A “wealth” of something simply means that you have an abundant supply of it. For example, you can have a wealth of knowledge. It comes down to how resourced you are as a person and how valuable you can be as an individual to the broader community.

We’ve done ourselves a cultural disservice in emphasizing money. Not that this is some kind of anti-capitalist rant! I’m a serial entrepreneur, after all. We do, however, need to steer the conversation towards other forms of wealth to heal the current pain we find ourselves in.

Related: Health Is Wealth: How to Move Away From Hustle Culture

For multi-generational wealth, we must take a more holistic approach to life

Millions of dollars in the bank won’t serve you if you have to sacrifice your mental well-being and time with your family (or a family, for that matter) to achieve it. My vision of multi-generational wealth is not about one generation falling on their proverbial sword to bring it about.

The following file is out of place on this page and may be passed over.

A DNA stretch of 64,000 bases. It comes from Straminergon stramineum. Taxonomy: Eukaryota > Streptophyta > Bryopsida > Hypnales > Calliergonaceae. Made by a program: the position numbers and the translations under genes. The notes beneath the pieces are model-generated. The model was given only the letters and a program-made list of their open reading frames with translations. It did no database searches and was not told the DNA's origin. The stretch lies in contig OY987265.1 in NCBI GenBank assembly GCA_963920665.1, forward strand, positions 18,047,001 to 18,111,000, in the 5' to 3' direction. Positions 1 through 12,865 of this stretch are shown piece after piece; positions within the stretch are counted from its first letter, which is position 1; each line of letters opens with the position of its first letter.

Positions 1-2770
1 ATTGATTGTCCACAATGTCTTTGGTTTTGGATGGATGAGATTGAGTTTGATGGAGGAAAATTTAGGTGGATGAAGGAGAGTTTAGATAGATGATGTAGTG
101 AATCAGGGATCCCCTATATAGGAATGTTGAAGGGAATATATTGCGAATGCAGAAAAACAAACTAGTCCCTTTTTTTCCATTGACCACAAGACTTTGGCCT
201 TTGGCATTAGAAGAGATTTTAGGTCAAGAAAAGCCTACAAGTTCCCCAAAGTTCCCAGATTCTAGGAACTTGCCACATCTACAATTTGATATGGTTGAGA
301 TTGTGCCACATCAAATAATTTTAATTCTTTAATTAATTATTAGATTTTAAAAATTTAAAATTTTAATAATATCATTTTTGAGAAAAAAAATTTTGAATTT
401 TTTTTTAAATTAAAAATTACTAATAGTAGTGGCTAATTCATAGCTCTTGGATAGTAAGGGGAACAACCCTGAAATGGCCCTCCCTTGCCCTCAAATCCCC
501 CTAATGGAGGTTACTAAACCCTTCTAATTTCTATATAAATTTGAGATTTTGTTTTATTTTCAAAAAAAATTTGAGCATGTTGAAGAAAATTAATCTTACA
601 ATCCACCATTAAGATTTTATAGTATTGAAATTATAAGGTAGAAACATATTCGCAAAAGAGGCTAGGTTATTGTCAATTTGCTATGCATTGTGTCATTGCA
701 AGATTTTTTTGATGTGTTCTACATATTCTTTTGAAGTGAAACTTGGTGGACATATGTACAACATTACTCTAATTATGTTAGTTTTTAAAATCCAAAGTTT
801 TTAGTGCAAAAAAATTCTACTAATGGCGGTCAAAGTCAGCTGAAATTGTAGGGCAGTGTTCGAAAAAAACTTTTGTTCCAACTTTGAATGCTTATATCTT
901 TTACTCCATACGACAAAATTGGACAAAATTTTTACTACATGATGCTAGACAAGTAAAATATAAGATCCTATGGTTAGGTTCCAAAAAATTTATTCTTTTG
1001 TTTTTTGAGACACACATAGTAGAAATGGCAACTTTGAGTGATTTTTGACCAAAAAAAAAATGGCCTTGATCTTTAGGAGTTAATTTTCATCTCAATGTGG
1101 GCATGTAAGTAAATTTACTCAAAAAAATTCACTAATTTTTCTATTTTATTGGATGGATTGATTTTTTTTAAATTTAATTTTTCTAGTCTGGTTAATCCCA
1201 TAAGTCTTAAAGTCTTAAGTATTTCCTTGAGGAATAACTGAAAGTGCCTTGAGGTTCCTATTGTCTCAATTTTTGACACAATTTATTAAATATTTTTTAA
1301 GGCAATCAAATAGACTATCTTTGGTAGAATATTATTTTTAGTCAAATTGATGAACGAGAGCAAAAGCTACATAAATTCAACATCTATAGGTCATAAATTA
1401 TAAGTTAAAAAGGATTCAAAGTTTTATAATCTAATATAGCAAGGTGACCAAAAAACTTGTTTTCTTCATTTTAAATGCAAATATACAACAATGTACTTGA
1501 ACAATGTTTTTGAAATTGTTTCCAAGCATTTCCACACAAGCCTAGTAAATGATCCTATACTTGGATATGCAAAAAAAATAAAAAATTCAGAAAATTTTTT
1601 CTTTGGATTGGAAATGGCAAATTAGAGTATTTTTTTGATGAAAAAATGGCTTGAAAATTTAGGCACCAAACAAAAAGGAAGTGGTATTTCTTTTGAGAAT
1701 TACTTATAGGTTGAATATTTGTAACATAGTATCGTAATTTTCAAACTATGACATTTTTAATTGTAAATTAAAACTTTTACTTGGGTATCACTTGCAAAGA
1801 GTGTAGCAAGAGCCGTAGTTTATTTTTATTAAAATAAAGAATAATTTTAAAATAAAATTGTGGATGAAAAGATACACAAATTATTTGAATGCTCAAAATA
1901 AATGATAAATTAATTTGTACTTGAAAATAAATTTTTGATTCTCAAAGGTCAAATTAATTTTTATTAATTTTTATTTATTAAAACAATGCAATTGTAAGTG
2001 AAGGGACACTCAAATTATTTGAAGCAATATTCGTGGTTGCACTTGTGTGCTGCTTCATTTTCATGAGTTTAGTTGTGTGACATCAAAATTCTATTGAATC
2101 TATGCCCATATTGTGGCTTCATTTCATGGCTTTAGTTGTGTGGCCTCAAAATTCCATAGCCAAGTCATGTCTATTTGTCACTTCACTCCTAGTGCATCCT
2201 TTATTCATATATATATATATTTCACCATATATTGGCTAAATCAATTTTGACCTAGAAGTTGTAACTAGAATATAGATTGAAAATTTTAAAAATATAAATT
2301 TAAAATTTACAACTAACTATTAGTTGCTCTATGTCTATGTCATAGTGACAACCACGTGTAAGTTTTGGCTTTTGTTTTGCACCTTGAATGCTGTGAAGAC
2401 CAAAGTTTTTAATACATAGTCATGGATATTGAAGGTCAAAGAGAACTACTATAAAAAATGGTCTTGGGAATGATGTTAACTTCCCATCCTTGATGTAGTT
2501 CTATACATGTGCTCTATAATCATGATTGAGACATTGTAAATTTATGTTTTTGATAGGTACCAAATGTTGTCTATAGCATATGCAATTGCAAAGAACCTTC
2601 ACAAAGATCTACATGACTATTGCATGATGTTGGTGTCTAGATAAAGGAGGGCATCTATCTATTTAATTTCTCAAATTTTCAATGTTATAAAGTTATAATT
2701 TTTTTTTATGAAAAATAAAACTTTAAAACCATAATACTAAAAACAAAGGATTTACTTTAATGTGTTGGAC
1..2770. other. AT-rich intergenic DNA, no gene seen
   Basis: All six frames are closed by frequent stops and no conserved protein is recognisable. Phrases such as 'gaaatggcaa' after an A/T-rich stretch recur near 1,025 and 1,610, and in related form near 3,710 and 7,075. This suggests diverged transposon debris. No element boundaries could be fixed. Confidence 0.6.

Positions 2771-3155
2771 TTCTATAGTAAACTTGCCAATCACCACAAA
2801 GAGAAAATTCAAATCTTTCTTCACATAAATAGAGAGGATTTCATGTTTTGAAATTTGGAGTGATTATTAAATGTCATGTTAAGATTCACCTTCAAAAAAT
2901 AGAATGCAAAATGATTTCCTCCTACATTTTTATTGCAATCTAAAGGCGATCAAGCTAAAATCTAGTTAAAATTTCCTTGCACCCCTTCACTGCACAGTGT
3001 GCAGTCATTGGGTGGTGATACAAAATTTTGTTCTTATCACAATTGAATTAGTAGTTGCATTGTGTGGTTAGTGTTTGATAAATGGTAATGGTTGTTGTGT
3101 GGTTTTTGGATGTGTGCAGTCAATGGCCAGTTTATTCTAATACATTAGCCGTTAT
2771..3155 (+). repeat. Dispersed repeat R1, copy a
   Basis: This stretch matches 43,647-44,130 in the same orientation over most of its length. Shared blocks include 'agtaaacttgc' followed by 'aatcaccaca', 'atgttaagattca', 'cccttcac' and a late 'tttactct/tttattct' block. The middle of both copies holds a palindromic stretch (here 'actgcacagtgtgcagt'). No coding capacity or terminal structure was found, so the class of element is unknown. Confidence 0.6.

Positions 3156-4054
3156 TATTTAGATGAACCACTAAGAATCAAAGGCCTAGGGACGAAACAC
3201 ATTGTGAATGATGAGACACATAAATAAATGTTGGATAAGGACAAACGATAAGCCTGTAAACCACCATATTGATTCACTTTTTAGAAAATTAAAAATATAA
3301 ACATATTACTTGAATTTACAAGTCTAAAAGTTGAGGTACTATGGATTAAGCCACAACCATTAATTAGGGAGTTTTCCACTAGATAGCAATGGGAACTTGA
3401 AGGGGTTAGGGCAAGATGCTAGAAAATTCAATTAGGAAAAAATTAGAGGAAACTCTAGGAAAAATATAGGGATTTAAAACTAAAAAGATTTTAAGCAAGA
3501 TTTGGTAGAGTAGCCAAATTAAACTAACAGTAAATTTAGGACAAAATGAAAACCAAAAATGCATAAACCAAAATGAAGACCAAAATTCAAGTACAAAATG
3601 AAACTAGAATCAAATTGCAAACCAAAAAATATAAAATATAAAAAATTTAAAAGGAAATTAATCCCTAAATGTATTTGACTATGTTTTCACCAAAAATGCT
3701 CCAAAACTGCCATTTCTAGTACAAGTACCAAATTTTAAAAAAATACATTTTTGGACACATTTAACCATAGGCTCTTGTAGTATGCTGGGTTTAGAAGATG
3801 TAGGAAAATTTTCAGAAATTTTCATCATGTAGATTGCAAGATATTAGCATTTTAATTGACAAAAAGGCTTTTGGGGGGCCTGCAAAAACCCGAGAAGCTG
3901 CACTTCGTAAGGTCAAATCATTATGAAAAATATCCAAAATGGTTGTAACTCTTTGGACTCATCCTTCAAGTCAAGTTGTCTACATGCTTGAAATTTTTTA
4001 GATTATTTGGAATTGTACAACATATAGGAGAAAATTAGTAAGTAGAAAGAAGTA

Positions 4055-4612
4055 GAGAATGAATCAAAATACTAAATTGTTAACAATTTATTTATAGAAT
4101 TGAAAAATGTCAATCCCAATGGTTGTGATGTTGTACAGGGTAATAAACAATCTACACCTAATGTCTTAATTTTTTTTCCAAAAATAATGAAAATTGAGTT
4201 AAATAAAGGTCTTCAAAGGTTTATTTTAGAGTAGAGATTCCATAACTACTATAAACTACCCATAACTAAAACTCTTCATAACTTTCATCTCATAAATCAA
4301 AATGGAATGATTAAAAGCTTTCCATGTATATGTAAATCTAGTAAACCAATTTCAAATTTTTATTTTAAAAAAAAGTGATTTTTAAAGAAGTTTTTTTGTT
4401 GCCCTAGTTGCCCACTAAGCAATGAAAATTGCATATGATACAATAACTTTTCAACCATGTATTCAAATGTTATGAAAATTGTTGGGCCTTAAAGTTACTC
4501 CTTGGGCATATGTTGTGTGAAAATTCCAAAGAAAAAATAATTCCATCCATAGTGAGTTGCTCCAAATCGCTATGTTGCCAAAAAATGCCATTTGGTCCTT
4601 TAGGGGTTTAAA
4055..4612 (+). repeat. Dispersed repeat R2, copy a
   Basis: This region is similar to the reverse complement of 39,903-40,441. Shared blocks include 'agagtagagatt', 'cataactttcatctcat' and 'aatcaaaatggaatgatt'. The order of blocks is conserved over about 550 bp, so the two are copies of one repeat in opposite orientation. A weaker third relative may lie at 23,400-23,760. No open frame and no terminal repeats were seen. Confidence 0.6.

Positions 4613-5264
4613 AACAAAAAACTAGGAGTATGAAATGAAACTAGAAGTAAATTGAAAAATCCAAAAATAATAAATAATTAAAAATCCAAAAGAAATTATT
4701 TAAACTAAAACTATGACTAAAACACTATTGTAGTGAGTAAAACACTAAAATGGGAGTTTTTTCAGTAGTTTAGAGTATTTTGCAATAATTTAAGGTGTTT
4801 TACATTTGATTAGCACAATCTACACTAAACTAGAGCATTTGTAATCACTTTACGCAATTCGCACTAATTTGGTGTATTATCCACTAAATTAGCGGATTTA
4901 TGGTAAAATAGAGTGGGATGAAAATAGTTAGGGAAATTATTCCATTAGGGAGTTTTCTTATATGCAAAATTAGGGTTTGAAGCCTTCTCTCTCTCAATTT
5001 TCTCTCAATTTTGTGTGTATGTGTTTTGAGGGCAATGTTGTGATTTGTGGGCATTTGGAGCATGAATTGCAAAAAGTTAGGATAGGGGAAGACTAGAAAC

My approach is about breaking these “molds” into which we constantly try to force ourselves. I want us to ditch the ‘cookie-cutter’ approach altogether and really examine what we have to offer future generations beyond just accrued capital.

Related: Successful Entrepreneurs Don’t Follow Mainstream Money Advice, And You Shouldn’t Either

Let’s start with money

Thanks to inflation, the money that you leave behind for your kids will be eroded by the sands of time anyway.

Our education systems throughout the west offer pitifully little education when it comes to money management. We need to start teaching our kids how to handle money properly if we want to build generational wealth.

That starts with understanding how to use debt properly!

We’re used to buying things on credit, usually having been fed the ridiculous line about how it frees up your capital to earn money. Given the rates that most retailers and third-party lenders charge, that’s total garbage.

You find me a savings account or investment portfolio that will give you the level of return that will match or exceed what they’re charging!

That said: we also need to avoid the trap of thinking that debt is inherently evil. It’s not. It just depends on how you use it.